Ethiopia and Back and The Wrap
I’m writing this from a hotel room in Southampton, UK, awaiting a taxi to Heathrow and the flight(s) home after 46 days on the road. How do I wrap this trip up? As with most of our trips, this has been a trip of extremes, but in some ways it feels extremely extreme:) We’ve been in the lap of luxury and in the very definition of poverty. We’ve laid around and did almost nothing and dragged our bags/bike/whatever across more airports, ferry stations, bus stations, and city-scapes than I can remember. We’ve been in mountains, desert, seaside, countryside, modern and ancient cities. On planes, ferries, buses, cars, taxis, and a motorcycle — more than once each time. We’ve gotten drunk on a beach and had a lunch hosted in our honor at the U.S. Ambassador’s residence in Addis Ababa, Ethiopia (the capital of Ethiopia). We’ve been hot, cold, dry and wet, often in the same day. We never knew the language of the country we were in, but somehow found ways to connect with the people there.
Maybe the best way is to go to the stats:
Trip Stats & Awards
- Countries: UK, Spain, Morocco, Ethiopia
- Cities visited: best guess is 21
- Miles on a motorcycle: 2975
- Overall miles: My guess is 20,000
- Plane legs: 11 including prop planes landing on unpaved runways
- Ferries: 4
- Speeches made in Ethiopia: 24
- Press interviews: 4
- Ethiopian Officials met with: Mayor of Addis, Minister of Water, Irrigation & Electricity, State Ministers of Industry, Science & Technology, Small & Medium Business, Investment and Urban Development
- Least Friendly Awardee: Any airport employee at Charles DeGualle airport with a special shout out to Air France employees
- Most Accommodating New Friends: Maureen and Miguel in Madrid who single-highhandedly made our trip to/from Madrid and Ethiopia painless and quite enjoyable
- Best Beach Town and Beach: Tarifa and Bolonia, both on the tip of Spain
- Number of Motorcycle Problems: 0:))
The Beaches of Southern Spain
After five days in Morocco, getting back to the “civilization” of Southern Spain was needed. A couple of weeks earlier a bartender in Granada had told us to go to a little-known beach named Bolonia on the southern coast. He assured us it was worth it, but it wasn’t on any map or in the GPS. As luck would have it, we found Bolonia and it IS one of the best beaches we’ve ever been on. It was so great, we spent three nights there just hang’n at the beach and prepping for Ethiopia. We met some folks there from the UK and had a great time partying Spanish style. It’s one of those places I could of hung for much longer, but we needed to get to Madrid.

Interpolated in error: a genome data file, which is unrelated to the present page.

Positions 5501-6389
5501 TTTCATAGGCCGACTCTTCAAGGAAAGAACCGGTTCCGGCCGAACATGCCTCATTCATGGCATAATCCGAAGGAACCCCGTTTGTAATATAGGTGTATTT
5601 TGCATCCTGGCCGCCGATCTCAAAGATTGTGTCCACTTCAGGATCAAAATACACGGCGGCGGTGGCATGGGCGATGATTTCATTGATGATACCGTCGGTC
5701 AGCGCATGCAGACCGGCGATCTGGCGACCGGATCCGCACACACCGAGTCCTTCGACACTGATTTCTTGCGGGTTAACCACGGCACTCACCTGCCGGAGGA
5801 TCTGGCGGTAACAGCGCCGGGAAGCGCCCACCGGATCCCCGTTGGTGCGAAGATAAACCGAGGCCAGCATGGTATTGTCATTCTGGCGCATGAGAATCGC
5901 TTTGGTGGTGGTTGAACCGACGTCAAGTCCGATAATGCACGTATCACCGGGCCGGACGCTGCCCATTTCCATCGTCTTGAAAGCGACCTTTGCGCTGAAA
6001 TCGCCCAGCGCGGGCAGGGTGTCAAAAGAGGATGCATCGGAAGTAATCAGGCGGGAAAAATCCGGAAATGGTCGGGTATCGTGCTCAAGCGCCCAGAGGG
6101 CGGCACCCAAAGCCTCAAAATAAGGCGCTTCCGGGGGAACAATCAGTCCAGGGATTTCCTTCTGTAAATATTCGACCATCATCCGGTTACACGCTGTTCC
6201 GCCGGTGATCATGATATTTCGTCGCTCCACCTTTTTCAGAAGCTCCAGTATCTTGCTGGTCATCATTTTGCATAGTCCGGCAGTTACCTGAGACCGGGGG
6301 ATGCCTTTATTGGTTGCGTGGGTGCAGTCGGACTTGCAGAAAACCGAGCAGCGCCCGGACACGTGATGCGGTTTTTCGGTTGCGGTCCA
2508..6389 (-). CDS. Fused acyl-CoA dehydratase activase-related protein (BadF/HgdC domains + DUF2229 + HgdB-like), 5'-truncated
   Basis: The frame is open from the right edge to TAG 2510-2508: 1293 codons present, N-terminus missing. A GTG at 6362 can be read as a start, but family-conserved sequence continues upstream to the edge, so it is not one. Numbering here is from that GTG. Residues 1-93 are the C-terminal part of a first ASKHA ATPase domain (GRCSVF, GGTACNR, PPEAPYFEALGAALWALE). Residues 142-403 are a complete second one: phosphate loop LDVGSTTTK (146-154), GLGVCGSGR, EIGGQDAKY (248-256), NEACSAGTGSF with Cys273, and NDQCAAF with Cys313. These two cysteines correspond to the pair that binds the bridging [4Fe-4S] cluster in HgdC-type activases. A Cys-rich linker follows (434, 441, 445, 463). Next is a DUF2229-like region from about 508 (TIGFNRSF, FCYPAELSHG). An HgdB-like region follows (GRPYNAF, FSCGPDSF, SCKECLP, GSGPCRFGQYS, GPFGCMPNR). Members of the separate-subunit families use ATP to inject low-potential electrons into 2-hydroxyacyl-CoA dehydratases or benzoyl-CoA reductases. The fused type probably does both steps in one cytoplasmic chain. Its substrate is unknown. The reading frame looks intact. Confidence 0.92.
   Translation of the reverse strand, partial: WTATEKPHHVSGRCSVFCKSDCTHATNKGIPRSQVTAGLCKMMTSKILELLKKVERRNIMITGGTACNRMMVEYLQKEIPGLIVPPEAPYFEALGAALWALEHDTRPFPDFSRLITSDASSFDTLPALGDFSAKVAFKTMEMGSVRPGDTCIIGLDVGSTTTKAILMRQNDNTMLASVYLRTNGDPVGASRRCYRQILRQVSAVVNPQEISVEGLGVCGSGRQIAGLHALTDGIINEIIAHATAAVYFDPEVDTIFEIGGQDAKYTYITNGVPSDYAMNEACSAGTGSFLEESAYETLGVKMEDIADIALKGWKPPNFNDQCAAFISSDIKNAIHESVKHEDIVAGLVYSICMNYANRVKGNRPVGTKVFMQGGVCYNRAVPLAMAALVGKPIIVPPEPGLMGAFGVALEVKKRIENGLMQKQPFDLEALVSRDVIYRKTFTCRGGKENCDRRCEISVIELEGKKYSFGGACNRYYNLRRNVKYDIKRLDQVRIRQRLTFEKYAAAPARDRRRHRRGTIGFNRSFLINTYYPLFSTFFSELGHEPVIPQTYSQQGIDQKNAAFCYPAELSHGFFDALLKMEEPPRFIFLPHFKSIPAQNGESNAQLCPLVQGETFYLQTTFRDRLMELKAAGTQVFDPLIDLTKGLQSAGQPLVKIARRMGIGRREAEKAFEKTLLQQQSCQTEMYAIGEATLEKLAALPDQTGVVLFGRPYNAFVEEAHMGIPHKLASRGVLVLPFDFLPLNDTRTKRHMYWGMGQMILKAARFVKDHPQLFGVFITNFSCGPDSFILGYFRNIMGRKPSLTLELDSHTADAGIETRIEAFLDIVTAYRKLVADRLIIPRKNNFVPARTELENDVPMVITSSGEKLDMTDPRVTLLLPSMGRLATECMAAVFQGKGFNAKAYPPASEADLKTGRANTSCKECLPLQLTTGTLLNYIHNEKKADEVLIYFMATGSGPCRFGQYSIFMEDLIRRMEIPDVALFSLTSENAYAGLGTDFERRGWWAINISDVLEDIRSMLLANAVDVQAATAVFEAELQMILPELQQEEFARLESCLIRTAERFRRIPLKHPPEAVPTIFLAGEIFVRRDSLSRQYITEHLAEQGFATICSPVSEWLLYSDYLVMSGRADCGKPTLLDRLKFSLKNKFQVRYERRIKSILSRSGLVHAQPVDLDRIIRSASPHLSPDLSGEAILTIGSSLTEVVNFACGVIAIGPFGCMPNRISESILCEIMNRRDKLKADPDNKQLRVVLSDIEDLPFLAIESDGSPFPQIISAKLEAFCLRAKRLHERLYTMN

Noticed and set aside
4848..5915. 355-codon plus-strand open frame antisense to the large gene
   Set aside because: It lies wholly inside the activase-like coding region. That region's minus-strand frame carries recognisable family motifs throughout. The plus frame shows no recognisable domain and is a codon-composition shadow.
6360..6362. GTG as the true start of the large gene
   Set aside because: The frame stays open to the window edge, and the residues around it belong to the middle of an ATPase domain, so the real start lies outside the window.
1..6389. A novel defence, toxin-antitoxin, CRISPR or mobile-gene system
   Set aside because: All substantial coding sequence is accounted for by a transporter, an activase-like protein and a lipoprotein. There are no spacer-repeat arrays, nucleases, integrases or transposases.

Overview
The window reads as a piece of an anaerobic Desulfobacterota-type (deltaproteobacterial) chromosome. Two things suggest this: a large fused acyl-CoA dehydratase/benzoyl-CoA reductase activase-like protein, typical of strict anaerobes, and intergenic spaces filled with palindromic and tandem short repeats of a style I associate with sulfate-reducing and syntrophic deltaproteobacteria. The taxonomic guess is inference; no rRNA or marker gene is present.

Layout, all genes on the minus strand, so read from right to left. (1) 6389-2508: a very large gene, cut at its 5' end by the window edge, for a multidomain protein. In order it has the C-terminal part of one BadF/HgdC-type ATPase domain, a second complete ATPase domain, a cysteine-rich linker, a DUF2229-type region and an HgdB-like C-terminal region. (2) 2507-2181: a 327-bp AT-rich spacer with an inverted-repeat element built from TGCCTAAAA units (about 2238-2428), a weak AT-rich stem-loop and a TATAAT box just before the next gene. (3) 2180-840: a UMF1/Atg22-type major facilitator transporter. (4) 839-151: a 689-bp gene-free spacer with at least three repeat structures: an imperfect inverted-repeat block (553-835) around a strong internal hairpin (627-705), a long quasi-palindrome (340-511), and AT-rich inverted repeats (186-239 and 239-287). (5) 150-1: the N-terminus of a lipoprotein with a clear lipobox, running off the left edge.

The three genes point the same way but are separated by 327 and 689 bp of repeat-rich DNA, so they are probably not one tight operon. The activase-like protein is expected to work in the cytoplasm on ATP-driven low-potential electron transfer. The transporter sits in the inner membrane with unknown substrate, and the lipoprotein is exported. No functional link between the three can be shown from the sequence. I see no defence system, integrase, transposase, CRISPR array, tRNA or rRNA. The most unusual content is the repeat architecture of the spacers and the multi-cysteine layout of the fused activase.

Getting to Madrid
After Morocco, we needed to weave our way towards Madrid to catch the plane to Addis Ababa (Ethiopia). We skipped Seville and spent some terrific nights in Cordoba and Toledo. Both towns were in the midst of festivals and such, so in the space of a couple of nights we went to a rock & roll concert, an equestrian show, a flamingo dance show, and a couple of tours of old churches thrown in. Each night was filled with something old and new.
Before our trip, someone told us to skip Madrid as it was “just another big city”. Well, our time in Madrid was terrific, mainly because we met Maureen and Miguel there. Long story short, Maureen is a friend of Sam H.’s and she agreed to be our Logistics Command Center. We left the bike and all our m/c clothes and gear with her, which made the entire Ethiopia leg possible. More importantly, we had a couple of great nights out with them and thoroughly enjoyed the city. I was even getting use to eating dinner at 10PM! Madrid has a vibrant night life, which was a nice contrast to Morocco before and after Ethiopia. Both KR and I could live there.
There is no way on earth that I can describe Ethiopia to you. This was our first trip to Africa (Morocco doesn’t count) and we didn’t know what to expect. My purpose in going was to give a lot of speeches and take a lot of meetings extolling the business opportunity that clean technologies represent for Ethiopia and Sub-Sahara Africa.